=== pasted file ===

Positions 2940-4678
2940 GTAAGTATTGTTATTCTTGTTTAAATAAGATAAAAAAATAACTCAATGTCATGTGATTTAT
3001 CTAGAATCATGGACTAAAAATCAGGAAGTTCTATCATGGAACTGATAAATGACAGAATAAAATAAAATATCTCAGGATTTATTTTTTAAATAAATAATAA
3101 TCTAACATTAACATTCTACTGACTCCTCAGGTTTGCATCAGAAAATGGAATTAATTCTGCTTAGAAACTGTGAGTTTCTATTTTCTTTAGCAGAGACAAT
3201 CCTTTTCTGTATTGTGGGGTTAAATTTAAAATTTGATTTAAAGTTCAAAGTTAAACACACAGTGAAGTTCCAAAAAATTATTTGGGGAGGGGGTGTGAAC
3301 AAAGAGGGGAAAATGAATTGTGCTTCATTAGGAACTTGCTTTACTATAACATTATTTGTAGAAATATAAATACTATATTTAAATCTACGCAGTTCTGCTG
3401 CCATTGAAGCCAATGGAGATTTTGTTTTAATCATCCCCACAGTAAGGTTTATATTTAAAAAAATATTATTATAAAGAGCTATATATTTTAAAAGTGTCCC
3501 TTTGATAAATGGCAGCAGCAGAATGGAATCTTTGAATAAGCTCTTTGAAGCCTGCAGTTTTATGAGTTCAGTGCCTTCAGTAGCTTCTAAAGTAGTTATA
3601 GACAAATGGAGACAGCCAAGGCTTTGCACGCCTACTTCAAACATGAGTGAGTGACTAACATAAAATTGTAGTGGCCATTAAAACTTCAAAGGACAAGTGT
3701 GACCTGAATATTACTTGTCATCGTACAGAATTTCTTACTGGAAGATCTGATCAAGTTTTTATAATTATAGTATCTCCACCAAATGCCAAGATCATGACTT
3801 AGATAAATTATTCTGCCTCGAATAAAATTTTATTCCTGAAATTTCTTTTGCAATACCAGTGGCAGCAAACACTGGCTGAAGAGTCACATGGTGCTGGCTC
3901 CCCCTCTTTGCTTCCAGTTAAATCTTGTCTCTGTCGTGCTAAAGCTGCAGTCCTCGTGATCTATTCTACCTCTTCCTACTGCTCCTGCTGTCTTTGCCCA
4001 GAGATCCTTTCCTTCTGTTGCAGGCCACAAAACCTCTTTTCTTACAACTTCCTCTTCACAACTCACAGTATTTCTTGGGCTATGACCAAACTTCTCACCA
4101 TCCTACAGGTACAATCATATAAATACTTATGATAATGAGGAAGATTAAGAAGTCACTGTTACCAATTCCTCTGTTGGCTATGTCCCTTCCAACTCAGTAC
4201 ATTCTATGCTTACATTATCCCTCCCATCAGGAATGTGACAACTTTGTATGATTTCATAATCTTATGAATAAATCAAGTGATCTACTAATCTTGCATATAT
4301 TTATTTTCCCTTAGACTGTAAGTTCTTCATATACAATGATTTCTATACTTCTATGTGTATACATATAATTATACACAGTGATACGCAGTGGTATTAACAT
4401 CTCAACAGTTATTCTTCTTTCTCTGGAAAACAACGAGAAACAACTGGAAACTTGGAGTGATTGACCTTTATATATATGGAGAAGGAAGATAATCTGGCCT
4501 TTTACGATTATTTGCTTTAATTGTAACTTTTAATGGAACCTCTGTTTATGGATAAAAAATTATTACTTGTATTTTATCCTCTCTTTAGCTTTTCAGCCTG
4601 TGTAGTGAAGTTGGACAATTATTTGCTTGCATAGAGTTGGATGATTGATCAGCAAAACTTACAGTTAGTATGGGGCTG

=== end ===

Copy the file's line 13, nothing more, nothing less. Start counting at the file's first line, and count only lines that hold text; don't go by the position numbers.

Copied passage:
4001 GAGATCCTTTCCTTCTGTTGCAGGCCACAAAACCTCTTTTCTTACAACTTCCTCTTCACAACTCACAGTATTTCTTGGGCTATGACCAAACTTCTCACCA